It is incredibly rare for an automaker to throw out the fundamentals of an icon and start from scratch, but that’s exactly what Chevrolet did with the debut of the all-new and first-ever mid-engine C8 Corvette. Since 1953, the Chevrolet Corvette had been a front engine rear-drive sports car. Moving the engine to the middle of the platform was no simple feat, but a mid-engine design promises better weight distribution and handling characteristics. We’ve waited two years to get our hands on this clean-sheet design. Of course scheduling a high-performance vehicle review for mid-March is not without its risks. Mother nature made sure we had plenty of variable conditions to throw at the C8.
Arriving in Hypersonic Gray, a new color with hints of green undertones, the Corvette’s updated body is sharp, lean, and unmistakably mid-engine. The creased hood and low profile headlights tie some Corvette-styling DNA into this new shape. Around back, the squared-off rear end and dual-element LED taillamps do the same. But this Corvette also features large side air intakes and a rear hatch that shows off the all-new V8. The angular styling, fighter-jet inspired greenhouse and wide rear haunches are more supercar than Corvette. While the design turns heads, I still haven’t grown to like the slab-sided rear fenders or square dual-outboard exhaust tips. Thankfully the wider and quad-tipped Z06 has arrived to remedy those design quirks. The C8’s styling is now the bane of every McLaren owner, which means Chevrolet definitely hit the nail on the head. Our tester was a 2LT trim, the middle of three trims that includes features like head-up display, Bose Performance Series 14-speaker audio system, Performance Data Recorder and 360 degree cameras among others. For 2022, non-Z51 models like our tester get a new low-profile rear spoiler and Z51 design front splitter. These subtle changes are noticeable and will likely be Corvette-owner car show conversation for decades to come.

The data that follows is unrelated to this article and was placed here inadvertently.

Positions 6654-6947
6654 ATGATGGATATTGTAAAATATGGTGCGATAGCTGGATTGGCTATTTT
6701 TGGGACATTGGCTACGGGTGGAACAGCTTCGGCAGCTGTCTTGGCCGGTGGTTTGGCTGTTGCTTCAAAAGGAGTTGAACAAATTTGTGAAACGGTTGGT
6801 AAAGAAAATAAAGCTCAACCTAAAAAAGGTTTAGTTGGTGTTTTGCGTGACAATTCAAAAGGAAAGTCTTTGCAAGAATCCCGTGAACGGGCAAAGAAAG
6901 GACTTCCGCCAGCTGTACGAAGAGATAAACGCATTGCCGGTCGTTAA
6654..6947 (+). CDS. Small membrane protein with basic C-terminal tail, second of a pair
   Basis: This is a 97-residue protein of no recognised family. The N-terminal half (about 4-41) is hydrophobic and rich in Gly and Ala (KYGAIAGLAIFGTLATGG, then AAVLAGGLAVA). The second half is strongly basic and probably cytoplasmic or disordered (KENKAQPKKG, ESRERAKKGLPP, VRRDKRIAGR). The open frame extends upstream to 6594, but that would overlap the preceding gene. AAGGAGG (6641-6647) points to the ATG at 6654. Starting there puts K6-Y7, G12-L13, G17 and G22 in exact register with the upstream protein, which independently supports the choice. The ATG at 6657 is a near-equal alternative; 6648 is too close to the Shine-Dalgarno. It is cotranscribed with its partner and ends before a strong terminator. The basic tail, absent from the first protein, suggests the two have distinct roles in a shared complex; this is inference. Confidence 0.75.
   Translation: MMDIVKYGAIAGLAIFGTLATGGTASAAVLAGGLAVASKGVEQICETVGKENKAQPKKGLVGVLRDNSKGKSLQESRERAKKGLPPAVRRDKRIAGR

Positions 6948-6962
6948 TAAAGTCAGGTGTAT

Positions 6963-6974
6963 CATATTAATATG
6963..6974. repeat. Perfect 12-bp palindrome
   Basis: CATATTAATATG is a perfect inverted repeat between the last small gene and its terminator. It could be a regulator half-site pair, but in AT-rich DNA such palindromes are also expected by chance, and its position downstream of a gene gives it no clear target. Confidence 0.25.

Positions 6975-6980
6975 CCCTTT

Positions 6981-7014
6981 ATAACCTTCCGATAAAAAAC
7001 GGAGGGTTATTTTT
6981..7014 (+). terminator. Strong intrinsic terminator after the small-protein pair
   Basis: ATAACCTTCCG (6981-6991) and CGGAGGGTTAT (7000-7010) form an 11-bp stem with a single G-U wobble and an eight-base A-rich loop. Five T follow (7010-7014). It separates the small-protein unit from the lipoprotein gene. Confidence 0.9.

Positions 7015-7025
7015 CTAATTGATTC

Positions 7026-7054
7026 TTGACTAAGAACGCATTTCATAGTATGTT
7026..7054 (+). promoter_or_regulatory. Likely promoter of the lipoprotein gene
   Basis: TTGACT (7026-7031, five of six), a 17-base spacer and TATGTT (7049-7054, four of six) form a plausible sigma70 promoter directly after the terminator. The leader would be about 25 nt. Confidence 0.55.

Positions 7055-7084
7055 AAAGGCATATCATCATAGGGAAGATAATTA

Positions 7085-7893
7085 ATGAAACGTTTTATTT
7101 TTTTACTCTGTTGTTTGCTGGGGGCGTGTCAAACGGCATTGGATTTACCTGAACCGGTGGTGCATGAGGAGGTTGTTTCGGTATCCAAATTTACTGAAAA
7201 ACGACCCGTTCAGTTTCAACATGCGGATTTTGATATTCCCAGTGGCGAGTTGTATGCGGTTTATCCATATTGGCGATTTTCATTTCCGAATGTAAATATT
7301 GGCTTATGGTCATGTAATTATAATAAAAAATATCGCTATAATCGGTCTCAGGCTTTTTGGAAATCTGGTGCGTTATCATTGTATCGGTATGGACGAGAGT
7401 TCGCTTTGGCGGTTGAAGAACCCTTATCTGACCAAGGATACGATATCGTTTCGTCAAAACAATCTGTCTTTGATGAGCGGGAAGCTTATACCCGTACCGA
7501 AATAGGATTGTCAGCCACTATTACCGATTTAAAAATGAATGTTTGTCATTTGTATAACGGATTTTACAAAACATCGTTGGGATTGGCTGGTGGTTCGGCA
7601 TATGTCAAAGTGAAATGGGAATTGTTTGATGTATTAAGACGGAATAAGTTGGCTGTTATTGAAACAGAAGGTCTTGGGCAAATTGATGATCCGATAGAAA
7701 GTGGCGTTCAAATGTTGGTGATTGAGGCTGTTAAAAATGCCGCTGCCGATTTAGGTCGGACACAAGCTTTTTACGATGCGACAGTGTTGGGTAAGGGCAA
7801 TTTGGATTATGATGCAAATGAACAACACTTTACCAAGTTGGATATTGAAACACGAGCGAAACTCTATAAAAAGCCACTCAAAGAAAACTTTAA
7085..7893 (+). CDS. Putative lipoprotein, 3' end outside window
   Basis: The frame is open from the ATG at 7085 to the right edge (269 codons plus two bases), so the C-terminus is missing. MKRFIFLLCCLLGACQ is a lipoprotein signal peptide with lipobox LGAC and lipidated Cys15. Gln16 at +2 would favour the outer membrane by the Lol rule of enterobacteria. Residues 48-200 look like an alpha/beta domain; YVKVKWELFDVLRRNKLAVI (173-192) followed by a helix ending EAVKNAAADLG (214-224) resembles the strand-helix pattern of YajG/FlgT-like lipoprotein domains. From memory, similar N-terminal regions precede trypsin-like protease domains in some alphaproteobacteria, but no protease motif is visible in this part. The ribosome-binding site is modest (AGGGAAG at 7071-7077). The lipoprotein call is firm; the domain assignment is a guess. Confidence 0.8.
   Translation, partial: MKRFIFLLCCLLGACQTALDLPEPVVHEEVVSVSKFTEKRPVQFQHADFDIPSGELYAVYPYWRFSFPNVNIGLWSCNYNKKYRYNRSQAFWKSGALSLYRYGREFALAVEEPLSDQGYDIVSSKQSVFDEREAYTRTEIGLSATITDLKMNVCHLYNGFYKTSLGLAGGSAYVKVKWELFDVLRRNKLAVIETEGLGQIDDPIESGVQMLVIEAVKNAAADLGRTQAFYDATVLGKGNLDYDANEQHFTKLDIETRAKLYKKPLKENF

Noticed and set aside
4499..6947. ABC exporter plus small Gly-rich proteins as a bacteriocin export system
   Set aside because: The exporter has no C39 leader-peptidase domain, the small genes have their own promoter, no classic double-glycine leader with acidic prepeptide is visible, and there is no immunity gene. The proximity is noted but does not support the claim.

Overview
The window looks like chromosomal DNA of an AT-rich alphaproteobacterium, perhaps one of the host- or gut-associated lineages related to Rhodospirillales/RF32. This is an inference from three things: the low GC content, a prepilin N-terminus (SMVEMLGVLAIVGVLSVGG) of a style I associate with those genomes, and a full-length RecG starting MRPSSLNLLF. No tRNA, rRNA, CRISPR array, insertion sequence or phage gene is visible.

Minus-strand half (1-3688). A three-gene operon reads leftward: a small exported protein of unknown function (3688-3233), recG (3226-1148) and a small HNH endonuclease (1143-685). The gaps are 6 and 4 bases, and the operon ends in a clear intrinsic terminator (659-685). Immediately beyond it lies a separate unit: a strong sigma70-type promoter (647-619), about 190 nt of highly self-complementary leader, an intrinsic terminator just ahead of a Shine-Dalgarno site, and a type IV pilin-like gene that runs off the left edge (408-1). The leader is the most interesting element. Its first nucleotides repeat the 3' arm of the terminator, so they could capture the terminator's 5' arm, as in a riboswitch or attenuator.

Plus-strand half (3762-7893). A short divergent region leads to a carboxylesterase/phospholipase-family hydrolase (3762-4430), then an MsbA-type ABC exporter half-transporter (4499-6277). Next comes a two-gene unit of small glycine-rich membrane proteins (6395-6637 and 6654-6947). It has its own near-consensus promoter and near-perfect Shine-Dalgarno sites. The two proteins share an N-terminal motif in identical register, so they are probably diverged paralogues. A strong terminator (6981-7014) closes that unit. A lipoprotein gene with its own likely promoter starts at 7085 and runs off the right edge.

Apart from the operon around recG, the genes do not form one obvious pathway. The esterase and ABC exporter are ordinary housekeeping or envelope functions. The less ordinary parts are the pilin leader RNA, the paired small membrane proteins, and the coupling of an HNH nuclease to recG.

What would a Corvette drive in March be without measurable snowfall? On our first day with the 2022 C8, we received 3 inches of snow that unexpectedly stuck to the ground long enough to impact the evening commute. Thankfully I had planned ahead and packed a snowbrush, but it was the Corvette development team that had done the real planning. Despite the C8 Corvette not having an approved winter tire, our tester arrived shod in Michelin Pilot Alpin PA4 winter-rated tires. According to Chevrolet, these are the tires used by development vehicles in winter testing. With the drive mode set to Weather, I eased the Corvette out of the parking lot and headed towards home. The crazy guy driving a Corvette in a snowstorm draws plenty strange looks and double takes, but the C8’s excellent weight distribution paired with the appropriate Michelin tire meant it looked much more dramatic than it felt behind the wheel.
The C8 Corvette is assembled around six high-pressure diecast aluminum parts that come together to form the main structure of the Corvette chassis. Engineers focused on making the center-tunnel of the C8 carry most of the load, meaning the rocker panel step-over is minimal. Unlike many supercars that use an exotic carbon tub, the Corvette it easier to get in and out of. It also means the C8’s roof is removable without impacting rigidity, preserving yet another Corvette hallmark. Perhaps the most underappreciated and impactful change comes to the Corvette’s suspension. The rear transverse leaf spring is a thing of the past, replaced with a double-wishbone setup and coil over dampers. Optional magnetic selective ride control also contributes to improvements in the ride quality and handling. At any speed and any drive mode the Corvette feels comfortable and composed. The dampers firm up noticeably between Sport and Track but the ride never gets harsh, even over rough winter-worn roads. The stiffness of the chassis has allowed the suspension engineers to work their magic. Ultimately, the stable and balanced handling characteristics inspires confidence which, in turn, makes you look for every opportunity to bury your right foot.